2. Tail Base

Generally, male leopard geckos have pronounced hemipenal bulges below their vents, on their tail bases. Meanwhile, female leopard geckos have relatively flat tail bases.

Unlike humans, male geckos have a pair of penis. These are called hemipenes and are usually kept in pouches within their vents—only popping out when they are ready to mate.

In other words, leopard geckos keep their hemipenes tucked away most of the time. During such times, the base of their tails generally looks as though they are swelling.

This is what people refer to as the hemipenal bulge. Upon a closer look, you can even make out a slight dip in the middle of their bulge, making it look like they have 2 ball sacs by their vents. Funnily enough, I know some people call it their gecko’s “man bits.”

Conversely, female geckos, of course, don’t have hemipenes tucked away within their cloacas. Hence, their lack of hemipenal bulges. So if the base of your gecko’s tail—right below its vent—is pretty flat and even, you probably have a lady leo in your care!

However, one study showed that female leopard geckos can develop not only bulges but also actual hemipenes through weeks-long administration of testosterone in high doses [4]. Don’t worry though, this is unlikely to happen to your pet geckos at home.

A Curious Case of Female Geckos With Hemipenes
A Curious Case of Female Geckos With Hemipenes

But female leopard geckos may also develop a lump underneath their vents due to excess fat if you are preparing it for the breeding season or if it’s obese. This may be mistaken for hemipenal bulges.

How Do You Know If Your Gecko is Male or Female?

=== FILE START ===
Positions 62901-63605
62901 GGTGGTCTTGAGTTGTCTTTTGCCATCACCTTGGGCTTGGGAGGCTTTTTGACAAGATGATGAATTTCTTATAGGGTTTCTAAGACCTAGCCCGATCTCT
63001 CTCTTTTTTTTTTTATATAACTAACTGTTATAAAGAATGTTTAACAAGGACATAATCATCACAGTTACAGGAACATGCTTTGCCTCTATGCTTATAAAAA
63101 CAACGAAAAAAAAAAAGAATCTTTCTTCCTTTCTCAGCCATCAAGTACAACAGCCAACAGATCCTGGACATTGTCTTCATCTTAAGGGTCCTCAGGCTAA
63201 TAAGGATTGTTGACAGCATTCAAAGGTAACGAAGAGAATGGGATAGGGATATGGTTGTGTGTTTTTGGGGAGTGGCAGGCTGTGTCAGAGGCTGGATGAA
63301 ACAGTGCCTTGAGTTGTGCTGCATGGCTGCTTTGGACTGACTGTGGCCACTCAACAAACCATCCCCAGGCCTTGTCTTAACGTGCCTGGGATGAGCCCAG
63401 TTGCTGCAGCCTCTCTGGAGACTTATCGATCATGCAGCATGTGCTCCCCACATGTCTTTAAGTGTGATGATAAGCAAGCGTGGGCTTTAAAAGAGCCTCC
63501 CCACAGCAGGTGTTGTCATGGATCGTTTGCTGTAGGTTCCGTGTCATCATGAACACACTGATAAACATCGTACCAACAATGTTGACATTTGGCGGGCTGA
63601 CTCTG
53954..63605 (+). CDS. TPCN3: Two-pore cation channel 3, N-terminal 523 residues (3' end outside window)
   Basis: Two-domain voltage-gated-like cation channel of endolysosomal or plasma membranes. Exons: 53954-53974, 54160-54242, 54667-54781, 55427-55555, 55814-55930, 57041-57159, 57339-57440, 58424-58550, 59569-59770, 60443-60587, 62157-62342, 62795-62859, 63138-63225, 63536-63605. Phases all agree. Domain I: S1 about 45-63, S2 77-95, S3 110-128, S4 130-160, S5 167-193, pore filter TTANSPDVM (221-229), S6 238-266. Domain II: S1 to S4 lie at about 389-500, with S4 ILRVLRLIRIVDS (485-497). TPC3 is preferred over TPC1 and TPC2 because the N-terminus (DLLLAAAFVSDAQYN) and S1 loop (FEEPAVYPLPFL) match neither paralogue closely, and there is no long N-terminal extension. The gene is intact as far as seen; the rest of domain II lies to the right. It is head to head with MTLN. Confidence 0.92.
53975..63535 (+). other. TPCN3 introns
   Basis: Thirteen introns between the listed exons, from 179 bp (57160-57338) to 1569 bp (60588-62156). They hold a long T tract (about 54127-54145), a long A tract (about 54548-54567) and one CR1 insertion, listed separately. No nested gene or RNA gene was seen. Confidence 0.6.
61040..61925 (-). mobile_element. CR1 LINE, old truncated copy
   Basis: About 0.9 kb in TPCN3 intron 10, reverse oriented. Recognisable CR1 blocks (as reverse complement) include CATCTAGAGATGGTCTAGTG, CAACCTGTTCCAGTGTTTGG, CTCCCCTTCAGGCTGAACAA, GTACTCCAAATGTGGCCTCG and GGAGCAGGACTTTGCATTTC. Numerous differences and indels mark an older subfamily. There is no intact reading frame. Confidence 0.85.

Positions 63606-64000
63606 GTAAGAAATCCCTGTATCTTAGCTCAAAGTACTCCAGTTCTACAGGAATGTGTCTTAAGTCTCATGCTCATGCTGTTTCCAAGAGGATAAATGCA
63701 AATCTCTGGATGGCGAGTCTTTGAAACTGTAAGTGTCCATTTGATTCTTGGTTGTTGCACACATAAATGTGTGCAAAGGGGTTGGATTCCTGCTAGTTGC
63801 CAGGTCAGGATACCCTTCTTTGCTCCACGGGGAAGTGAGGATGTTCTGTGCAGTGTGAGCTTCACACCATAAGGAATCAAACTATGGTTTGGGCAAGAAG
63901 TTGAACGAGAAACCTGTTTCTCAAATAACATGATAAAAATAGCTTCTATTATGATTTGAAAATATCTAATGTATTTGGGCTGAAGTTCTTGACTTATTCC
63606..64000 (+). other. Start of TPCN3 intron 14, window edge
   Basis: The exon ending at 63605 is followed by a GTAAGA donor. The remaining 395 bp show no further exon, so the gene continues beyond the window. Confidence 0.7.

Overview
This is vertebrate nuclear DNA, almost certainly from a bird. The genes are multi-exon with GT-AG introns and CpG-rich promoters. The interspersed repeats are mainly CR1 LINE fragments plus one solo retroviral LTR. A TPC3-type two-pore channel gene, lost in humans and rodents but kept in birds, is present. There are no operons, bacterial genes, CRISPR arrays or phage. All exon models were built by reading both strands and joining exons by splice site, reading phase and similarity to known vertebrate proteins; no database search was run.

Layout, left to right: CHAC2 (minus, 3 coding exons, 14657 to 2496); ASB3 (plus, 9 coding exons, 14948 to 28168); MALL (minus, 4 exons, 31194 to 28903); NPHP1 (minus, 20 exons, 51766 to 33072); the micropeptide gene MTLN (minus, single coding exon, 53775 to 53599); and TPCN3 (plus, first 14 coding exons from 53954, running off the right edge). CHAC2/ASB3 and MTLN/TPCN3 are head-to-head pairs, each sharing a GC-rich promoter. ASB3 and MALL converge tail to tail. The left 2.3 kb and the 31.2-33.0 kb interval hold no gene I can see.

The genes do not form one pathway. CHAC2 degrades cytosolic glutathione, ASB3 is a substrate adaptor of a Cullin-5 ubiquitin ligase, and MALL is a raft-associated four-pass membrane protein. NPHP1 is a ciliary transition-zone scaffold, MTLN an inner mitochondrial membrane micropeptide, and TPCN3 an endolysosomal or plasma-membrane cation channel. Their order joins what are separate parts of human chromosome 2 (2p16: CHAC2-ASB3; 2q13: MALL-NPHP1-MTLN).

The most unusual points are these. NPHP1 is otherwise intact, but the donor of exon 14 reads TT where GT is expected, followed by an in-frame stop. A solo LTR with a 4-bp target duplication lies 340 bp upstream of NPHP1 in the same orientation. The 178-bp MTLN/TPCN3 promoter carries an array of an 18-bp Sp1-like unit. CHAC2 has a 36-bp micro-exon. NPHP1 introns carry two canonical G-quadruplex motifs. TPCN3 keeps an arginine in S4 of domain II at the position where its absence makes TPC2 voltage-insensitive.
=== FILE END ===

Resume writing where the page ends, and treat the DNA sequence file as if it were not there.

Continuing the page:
To determine a gecko’s sex, lay them on a clear glass or plastic container, cover with a soft cloth on top, and examine them with a jeweler’s loupe. Geckos must be sexually mature, about 12–40 grams and 6–12 months old, for proper sex determination.

Most geckos don’t have readily obvious physical differences between sexes. Though male geckos typically have bigger heads and bodies, it’s hard to know if your gecko falls within the average or above it, especially since geckos are fed more as pets.

The majority of them are also pretty small making sex determination with your naked eyes super challenging, even more so with small species like day geckos. A loupe like this one on Amazon is important in such cases as acts as both a flashlight and magnifying glass.

Experienced keepers and breeders can sex their geckos using their bare hands without stressing out geckos. However, many newbies keep their geckos on their backs for a long time to properly examine and take pictures of their geckos which can be very stressful.

I have also seen some people pull on their gecko’s tail while trying to sex it—which is pretty dangerous. When feeling threatened, geckos are likely to drop their tails and not all species can regenerate them.

Young and beginner pet parents often make the mistake of trying to sex a hatchling or juvenile gecko as well. This is virtually impossible since they don’t develop prominent secondary sex characteristics (e.g., pores, bulges) until they mature into adults.

You can generally distinguish an adult gecko from a sexually immature one by knowing not only their age but also their overall weight. Their snout-vent-length or SVL can also be considered but isn’t as important for sex determination.

Are All Mourning Geckos (Lepidodactylus lugubris) Female?

Mourning geckos are a species that reproduce asexually by cloning themselves. But despite being a predominantly female species, mourning geckos can produce infertile male geckos since females have the sex chromosomes for both.

Like tokay geckos, mourning geckos are also in the Gekkonidae family and have their sex dictated by genetics instead of temperature [5].

However, instead of having XX and XY sex chromosomes, mourning geckos possess ZW and ZZ sex chromosomes for females and males respectively. This is why despite being known as an “all-female” species, mourning geckos can lay males as well.